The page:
G21 Gen 3 .45 ACP
GLOCK 21 .45 ACP
If you aren't wedded to 1911-type guns, you will be impressed with this full-size .45 pistol. We were. We thought its accuracy and great reliability more than offset its squarish look. If it's your only gun, you can get used to the trigger, though you will never shoot it as fast with the same accuracy as you could a 1911.
45 Caliber GLOCK
Our recommendation: If you aren’t wedded to 1911-type guns, you will be impressed with this full-size .45 at $668. We were. We thought its accuracy and great reliability more than offset its squarish look. If it’s your only gun, you can get used to the trigger, though you will never shoot it as fast with the same accuracy as you could a 1911.
The 10-shot GLOCK is here to stay, and it’s a proven winner. Grab a GLOCK after shooting a 1911 for a day and you notice the great difference in grip angle. The G21 points skyward, and some of our shooters preferred the grip angle of the GLOCK because they felt like it helped them align the sights quickly. This gun has fixed sights made of plastic, and they give a slightly tighter sight picture, less daylight on the sides of the front sight, than the 1911 clones. The frame of the GLOCK is “polymer,” and the textured grip panels are molded in as part of the frame. We liked the grip they afforded to the hand. The back grip strap is checkered, and that helped the gun stay put. Lighter than the 1911 clones, the Glock recoils more, but not so much that it bothered us. The GLOCK 21 holds 10 shots in its double-stack magazine and that gives the gun a larger grip than the 1911. The grip circumference was 6 inches, versus 5.25 inch for the 1911 types. The slide of the GLOCK is about as wide as the grip section of the 1911, which means either type gun is about as easy to conceal. However, because of its weight advantage, the GLOCK will be easier to pack all day. Trigger reach of the GLOCK is 4 inches, versus 3.5 inches for the 1911. (We measure this from the center of the trigger to the midpoint of the backstrap.)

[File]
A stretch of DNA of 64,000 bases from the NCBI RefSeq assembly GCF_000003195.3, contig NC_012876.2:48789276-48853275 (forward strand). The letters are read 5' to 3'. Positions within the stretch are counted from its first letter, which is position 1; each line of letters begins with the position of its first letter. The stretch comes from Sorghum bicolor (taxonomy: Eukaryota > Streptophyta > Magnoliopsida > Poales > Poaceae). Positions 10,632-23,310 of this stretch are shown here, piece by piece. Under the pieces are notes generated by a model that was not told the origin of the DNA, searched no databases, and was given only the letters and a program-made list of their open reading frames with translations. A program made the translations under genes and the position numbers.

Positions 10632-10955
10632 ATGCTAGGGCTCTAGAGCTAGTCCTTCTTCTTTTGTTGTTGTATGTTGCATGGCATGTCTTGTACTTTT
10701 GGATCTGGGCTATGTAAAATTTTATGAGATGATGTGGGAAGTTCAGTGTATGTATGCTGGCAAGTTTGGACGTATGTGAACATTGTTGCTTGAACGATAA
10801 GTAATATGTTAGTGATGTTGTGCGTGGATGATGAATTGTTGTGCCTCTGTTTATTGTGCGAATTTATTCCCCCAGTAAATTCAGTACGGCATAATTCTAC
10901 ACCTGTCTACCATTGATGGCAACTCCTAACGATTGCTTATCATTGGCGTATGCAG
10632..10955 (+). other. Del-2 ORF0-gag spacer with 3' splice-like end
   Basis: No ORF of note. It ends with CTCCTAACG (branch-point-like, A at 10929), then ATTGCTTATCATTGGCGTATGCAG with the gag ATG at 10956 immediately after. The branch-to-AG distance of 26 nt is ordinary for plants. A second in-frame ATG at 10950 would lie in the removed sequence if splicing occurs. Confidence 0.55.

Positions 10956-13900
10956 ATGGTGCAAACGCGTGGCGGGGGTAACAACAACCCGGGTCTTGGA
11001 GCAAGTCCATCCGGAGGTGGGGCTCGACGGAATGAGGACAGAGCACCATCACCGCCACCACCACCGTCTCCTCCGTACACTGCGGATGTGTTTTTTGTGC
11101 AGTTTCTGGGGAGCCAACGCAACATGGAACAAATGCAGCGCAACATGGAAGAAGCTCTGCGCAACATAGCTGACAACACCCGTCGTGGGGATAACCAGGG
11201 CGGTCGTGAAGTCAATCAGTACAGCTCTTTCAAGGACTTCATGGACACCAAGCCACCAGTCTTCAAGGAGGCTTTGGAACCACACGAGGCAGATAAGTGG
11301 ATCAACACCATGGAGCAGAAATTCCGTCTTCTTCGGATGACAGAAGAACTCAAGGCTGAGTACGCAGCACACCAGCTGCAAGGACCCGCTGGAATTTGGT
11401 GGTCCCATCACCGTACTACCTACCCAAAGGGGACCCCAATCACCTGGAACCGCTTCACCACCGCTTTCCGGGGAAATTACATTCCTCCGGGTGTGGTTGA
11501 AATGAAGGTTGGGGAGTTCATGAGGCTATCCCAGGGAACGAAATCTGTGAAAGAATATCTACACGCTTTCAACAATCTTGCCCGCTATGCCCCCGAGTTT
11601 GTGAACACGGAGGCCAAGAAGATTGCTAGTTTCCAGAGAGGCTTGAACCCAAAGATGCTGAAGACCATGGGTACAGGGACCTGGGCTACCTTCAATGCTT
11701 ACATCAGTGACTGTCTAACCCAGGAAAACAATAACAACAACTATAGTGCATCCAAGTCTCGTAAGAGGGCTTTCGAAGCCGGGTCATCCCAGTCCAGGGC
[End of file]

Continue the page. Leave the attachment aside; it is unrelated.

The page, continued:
The GLOCK is one accurate handgun. It did the best of all these test guns with the Blazer 200-grain JHP ammo, shooting 1.6-inch groups on average. Also, after shooting paper targets, we tried it at the Elmer Keith Ranch in Idaho, plinking casually at rocks at long range. It shot so well we had one of our former bench-rest competitors shoot it from a bench at a 1-foot-diameter rock at well over 100 yards, and once he got the sight picture he hit the rock with every shot. The gun was also extremely reliable.
The GLOCK came in a plastic box with a lid like your average Tupperware, and none of us liked the box. We did like the two magazines that came with it, the magazine loading device, and the cleaning rod and bristle brush. The instruction manual was more than adequate.